A small mysterious package arrived on her doorstep wrapped in brown paper. The message attached read…
I immediately thought of you.
The unwrapping revealed crumpled yellow newspaper. The newspaper’s words spoke of long ago horse races, and sent the dust of 1934 flying dreamily through the air.
The unwrapping also revealed an old bottle, a relic of a time when the beauty of a bottle would be paired with a precious juice.
As she was a perfumista she knew she had to fill this bottle with a perfume worthy of this beauteous flacon. And strangely she had just completed her first perfume…
Her mind had found inspiration in the stables of the French Republican Guard and her own horseback riding at equestrian events. On day in Paris, as she was walking past the elite cavalry stables, the smell of horses, hay, and hackamores mingled with a bouquet of lilies which was wafting by in the arms of a woman. This intense smellscape had remained with her ever since. She wanted this remembered and now completed fragrance to flow into this one bottle which she had futher imagined into smelling like a dance between a Hussar and a Courtesan.
Previously a conversation with François Hénin at Jovoy had led to an introduction to perfumer Amelie Bourgeois who had composed a leather and lily dance around a hay stack. With Jovoy acting as patron the fragrance was finally poured into one bottle.
Did I say one bottle? As it turned out the small mysterious package had contained 1 out of 100 matching antique bottles designed and manufactured at the Brosse glass factory in the 1930’s. These bottles are only available at Jovoy and as I write there are only 54 bottles remaining from this 100 bottle 2013 release.
As Annabelle, the creative director of this fragrance and on whose doorstep the package appeared would say…
c’est un beau galop
I have not smelt Lys Epona but I would consider this to be a collector’s item. Of course it is also possible that this scent will be released in modern glass 2nd edition bottles.
Creative Director: Annabelle
Perfumer: Amelie Bourgeois (Flair)
Patron: François Hénin (Jovoy)
Head bergamot, lily, ravensara*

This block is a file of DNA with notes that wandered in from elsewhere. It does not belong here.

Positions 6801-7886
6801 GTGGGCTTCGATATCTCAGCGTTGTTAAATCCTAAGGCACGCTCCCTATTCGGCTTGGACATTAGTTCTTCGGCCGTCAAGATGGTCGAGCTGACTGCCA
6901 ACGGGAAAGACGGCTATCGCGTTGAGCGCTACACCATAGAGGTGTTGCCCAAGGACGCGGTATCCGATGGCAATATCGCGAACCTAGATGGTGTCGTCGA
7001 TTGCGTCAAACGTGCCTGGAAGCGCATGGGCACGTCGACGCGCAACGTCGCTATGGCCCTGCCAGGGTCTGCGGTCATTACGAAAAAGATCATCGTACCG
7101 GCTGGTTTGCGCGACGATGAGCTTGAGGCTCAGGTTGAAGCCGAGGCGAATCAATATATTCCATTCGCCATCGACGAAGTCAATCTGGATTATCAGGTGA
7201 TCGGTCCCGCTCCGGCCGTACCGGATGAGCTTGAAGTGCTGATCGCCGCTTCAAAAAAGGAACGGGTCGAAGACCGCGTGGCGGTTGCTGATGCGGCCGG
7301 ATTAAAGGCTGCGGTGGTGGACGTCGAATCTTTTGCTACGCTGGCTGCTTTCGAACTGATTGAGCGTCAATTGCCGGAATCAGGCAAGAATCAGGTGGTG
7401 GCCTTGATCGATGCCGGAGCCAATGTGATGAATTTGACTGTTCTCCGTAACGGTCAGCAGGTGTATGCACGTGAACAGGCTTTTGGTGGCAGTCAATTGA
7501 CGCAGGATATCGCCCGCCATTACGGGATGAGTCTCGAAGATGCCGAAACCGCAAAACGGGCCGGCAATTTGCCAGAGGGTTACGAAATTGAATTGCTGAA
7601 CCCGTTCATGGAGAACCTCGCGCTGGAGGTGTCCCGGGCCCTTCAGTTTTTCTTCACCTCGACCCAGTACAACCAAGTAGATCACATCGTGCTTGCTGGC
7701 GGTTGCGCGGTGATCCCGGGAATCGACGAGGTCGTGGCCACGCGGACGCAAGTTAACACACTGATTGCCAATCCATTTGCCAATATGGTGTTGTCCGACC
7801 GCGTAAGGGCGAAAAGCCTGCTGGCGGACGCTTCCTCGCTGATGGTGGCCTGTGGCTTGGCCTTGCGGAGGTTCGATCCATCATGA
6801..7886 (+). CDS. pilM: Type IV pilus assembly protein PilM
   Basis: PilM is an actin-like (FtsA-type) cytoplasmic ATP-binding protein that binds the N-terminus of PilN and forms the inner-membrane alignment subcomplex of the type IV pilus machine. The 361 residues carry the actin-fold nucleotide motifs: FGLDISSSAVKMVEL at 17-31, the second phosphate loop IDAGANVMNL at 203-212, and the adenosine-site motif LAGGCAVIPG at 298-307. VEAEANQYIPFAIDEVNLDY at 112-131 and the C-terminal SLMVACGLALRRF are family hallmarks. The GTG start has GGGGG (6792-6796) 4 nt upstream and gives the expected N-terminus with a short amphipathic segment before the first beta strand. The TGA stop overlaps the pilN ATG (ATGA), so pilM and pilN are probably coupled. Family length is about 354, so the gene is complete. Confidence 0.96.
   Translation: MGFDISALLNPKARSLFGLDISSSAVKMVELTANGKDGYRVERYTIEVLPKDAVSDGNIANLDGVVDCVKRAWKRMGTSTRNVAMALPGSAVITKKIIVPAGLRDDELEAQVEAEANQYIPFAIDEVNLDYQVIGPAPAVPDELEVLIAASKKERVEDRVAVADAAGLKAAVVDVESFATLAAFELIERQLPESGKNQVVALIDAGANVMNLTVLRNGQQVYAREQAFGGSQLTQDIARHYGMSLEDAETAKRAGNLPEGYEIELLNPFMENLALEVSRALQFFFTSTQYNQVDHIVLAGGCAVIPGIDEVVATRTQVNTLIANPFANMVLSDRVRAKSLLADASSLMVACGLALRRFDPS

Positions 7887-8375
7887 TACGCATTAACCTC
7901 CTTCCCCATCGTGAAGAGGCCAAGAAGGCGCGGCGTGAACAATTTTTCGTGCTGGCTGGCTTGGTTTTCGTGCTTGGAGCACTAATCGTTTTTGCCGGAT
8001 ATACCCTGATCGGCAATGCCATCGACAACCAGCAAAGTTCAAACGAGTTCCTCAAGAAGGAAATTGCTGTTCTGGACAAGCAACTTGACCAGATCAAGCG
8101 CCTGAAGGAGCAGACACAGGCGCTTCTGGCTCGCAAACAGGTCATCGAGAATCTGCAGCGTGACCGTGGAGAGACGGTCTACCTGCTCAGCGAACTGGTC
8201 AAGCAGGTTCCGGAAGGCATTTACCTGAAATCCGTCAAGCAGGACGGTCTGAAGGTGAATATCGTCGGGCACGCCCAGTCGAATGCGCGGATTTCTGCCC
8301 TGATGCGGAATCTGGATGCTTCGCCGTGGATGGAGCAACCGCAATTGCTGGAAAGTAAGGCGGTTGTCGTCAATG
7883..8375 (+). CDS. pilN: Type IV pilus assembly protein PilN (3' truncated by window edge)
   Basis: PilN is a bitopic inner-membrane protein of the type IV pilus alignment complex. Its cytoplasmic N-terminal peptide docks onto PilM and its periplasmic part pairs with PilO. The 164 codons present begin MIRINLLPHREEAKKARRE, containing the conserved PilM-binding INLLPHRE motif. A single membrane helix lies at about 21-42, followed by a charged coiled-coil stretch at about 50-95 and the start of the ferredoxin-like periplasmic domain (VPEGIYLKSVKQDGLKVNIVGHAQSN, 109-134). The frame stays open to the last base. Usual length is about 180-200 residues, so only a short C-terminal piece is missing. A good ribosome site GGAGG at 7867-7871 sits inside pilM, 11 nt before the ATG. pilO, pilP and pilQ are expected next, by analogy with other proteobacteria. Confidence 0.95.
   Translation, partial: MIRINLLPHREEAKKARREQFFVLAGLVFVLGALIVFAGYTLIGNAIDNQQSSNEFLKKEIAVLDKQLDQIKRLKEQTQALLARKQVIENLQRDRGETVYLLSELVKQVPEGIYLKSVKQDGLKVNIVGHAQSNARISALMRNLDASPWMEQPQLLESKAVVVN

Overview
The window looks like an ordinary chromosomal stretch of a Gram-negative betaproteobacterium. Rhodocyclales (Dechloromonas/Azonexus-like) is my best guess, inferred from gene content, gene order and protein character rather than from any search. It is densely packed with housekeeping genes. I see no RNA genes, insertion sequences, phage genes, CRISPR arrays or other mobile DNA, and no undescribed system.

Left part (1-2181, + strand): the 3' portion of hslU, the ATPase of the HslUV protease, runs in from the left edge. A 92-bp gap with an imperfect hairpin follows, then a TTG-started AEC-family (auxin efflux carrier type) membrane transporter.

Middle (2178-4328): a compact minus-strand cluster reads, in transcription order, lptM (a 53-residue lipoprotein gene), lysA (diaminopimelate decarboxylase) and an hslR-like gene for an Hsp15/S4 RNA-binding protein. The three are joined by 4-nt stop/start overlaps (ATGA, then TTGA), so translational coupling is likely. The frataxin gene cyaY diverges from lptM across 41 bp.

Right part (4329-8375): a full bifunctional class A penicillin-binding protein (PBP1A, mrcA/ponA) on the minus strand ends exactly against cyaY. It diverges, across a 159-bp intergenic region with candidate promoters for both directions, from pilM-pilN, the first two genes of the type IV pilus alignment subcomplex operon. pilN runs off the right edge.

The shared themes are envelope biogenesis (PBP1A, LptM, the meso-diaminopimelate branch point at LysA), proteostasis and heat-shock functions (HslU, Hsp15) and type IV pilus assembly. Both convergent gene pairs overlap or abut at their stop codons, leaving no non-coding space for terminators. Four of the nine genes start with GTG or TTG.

Heart hay, jasmine, lily, narcissus, wheat, ylang-ylang
Drydown cedar, labdanum, musk, tobacco
*Ravensara – Perfume Analyst Kafka will introduce you to this ingredient here.
Kafka’s review is titled Lys Epona: Celtic Warriors of Spring and begins…
From her great height atop the cliffs, she could gaze at her realm and the fields of yellow, green and gold below her. The Celtic princess was astride a large white stallion, garbed in a softly burnished, slightly musky, brown leather cuirass, and draped with white lilies. Her skirt was made of hay, wheat and grass; her skin was coated in ambered oil; and her long hair braided with daffodils that matched the flowers in her horse’s mane. Behind her were her clansmen, giant warriors silent in leather and white flowers. As they rode down to pay homage to the shrine of Epona, the scent of their horses, leather, and lilies mingled in the air, floating like tendrils over the fields of daffodils, grass, wheat, and dry hay. It is the fragrance of Lys Epona.
Note: Hackamore bridles are not used by the French Republican Guard but alliterative license is used by Jordan River. Bridle me!
Lys Epona – website
Jovoy Paris – website
Lys Epona – review by Kafka – a very prismatic scent
One for the upcoming Osmothèque in Japan? I did note you prefixed the word ‘mini’ to the concept but with your collection I think that word to be redundant.
No it is, because I use them up! My precious, really precious vintage Vol De Nuit, for example, has been seriously rocked the last few weekends and is already a quarter empty. I can’t just sit and contemplate them…
Lovely, Jordan! The bottles look even better here than on her site or the Jovoy one. And you wove such a dreamy tale behind the antique bottles, and the creation of Lys Epona. Even if I hadn’t known the story, I would have been entranced. Again, really lovely job, Jordan. (And thank you for the link love.)
Thank you for the story lead which I discovered in your Aladdin’s Cave post. What a tale of serendipity this turned out to be.
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